Recently in Third degree burns due to natural gas explosion Category

August 15, 2012

Third Degree Burns due to Natural Gas Explosion

Natural gas can leak and lead to a gas explosion if there is a source of ignition. Gas explosions may lead to serious burn injuries including third degree burns part I, part II and smoke inhalation injuries. Appliances that may leak gas and lead to gas explosion include:

  • Ovens, cook tops
  • Gas generators.
  • Space heaters
  • Water heaters
  • Dryers
  • Outdoor grills
  • Central heating and cooling systems
  • Fireplaces
  • Gas lights
If you smell gas at your home follow these safety tips:
  • Notify the people in your house and leave the house immediately.
  • Don't turn lights on or off as it may act as an ignition source.
  • Don't light a match
  • Don't switch on any electrical device.
  • Don't use cell phones
  • After leaving your home, alert your gas company and the fire department about the problem

When an accident happens liability can fall on any of the following entities:

  • The gas company
  • The appliance seller
  • The appliance distributer
  • The appliance manufacturer
  • The person or company who recently installed the appliance or repaired the appliance.
  • The landlord.
Accidents due to gas explosion may be prevented or reduced by frequent checks and maintenance of appliances by a professional. Don't try to repair a leak yourself.

Properties of natural gas:

  • Natural gas is lighter than air.
  • Natural gas has no odor (odorless). A minute amount of odorant such as t-butyl mercaptan, with a rotting like smell is added to the odorless gas, so that leaks can be detected before a fire or explosion occurs. Sometimes a related compound such as thiophane is used, with a rotten-egg smell.
  • Natural gas has no color (colorless).
  • Natural gas has a narrow combustion limit (meaning the % of natural gas in the air by volume must fall within a certain amount for an explosion to occur).
For more information about natural gas see the following link.

Kramer and Pollack, LLP; are VERY well versed in all aspects of representing burn injury victims. They have handled a multitude of burn injury cases ranging from hot water scald burns, to stove tipping cases to explosion cases. They are competent, experienced and very thorough.

This information is not intended nor implied to be a substitute for professional medical advice; it should not be used during any medical emergency or for the diagnosis or treatment of any medical condition. Call 911 for all medical emergencies.

December 19, 2011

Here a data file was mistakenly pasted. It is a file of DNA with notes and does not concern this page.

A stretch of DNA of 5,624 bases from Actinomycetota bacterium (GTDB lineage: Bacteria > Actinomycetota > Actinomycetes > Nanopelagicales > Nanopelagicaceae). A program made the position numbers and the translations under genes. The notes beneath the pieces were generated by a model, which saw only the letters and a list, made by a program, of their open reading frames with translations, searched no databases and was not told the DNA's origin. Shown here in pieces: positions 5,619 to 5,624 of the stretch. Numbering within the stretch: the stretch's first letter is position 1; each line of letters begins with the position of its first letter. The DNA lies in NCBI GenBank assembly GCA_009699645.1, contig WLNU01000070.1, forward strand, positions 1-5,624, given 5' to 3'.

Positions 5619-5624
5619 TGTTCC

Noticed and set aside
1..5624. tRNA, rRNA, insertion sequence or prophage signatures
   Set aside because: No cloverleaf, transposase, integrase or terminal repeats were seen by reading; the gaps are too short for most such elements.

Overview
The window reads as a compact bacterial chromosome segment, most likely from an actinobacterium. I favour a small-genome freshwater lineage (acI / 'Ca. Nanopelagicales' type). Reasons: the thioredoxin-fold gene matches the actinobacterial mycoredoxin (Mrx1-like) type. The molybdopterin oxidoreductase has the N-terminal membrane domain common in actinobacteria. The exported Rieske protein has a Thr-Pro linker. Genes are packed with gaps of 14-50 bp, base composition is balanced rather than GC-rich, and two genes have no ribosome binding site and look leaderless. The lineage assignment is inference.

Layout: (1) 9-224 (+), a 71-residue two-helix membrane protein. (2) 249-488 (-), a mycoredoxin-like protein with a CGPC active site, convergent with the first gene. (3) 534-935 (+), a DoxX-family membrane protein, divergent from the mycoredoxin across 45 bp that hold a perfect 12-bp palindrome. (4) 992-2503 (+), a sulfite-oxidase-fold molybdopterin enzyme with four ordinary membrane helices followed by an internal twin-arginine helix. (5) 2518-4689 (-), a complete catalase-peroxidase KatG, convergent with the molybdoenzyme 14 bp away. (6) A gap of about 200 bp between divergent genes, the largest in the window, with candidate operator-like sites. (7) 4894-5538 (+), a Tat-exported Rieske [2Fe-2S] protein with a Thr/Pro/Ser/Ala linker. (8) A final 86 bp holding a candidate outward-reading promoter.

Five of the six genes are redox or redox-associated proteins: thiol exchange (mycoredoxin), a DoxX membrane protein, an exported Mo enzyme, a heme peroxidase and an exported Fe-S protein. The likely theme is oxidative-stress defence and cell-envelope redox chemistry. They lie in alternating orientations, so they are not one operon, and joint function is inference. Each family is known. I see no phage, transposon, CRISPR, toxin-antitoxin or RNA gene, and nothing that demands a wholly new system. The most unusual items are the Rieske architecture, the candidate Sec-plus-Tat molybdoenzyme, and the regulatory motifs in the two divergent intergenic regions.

Gas Explosion Kills Man, Injures Six--Is There Negligence and Liability?

A few weeks ago, the Associated Press reported that an explosion in a home in Fairborn, Ohio killed a 75-year-old man and caused debris injuries and severe burns to six others, including four children. The blast was so powerful that it also significantly damaged neighboring homes.

Both the gas and water service were turned off inside the home so repair crews could work on the water line. But the house exploded when the crew apparently hit the gas pipe while doing their work. The explosion sent debris and the victims literally flying through the yard, and a neighbor reported seeing a baby with burns, and bloodied from being hit with flying glass.

That 1-year-old baby was in fair condition while a 5-year-old child was in good condition by the next morning, said a spokesman for Dayton Children's Medical Center. A third child, whose age wasn't available, was treated and released the same day. But a 13-year-old was transferred in critical condition to Shriner's Hospital for Children, one of about four hospitals in the country specializing in pediatric burns.

One neighbor told the local newspaper that the blast, which happened 100 yards from her home, felt like a car hitting the side of her house. Windows shattered on homes on both sides of the destroyed house, and debris could be seen a full block away. The neighbor said she saw the infant lying in the yard, and that some of the other victims were laying there too, and still on fire. "It was like a movie scene. You see a huge fireball and you see people come out of it on fire. It was horrible."

Another neighbor told the newspaper that she was nearly struck by a flying piece of wood that came from the explosion. A few minutes later, she saw two adults running down the sidewalk carrying three bloodied children, so she offered to take the children while the adults returned to the scene. "Medics told me to keep them awake because they had head injuries, so another woman and I sang to them," Corelli said. "And we didn't let the kids look back. It was still on fire and there was a lot of blood."

A spokesperson for Vectren Corp., the company doing the repairs, said it hadn't yet been confirmed that there was a gas leak, but that the company would conduct its own investigation into the cause of the explosion. The injured people might file a lawsuit against Vectren and other parties, claiming that they committed negligence which resulted in their severe burns and other injuries.

If you or someone you know does suffer a severe burn injury or a smoke inhalation injury, you should call Kramer & Pollack LLP in Mineola, New York so that the personal injury attorneys in that firm can determine whether another party has legal liability for injuries suffered, and if the injured party has a solid legal case.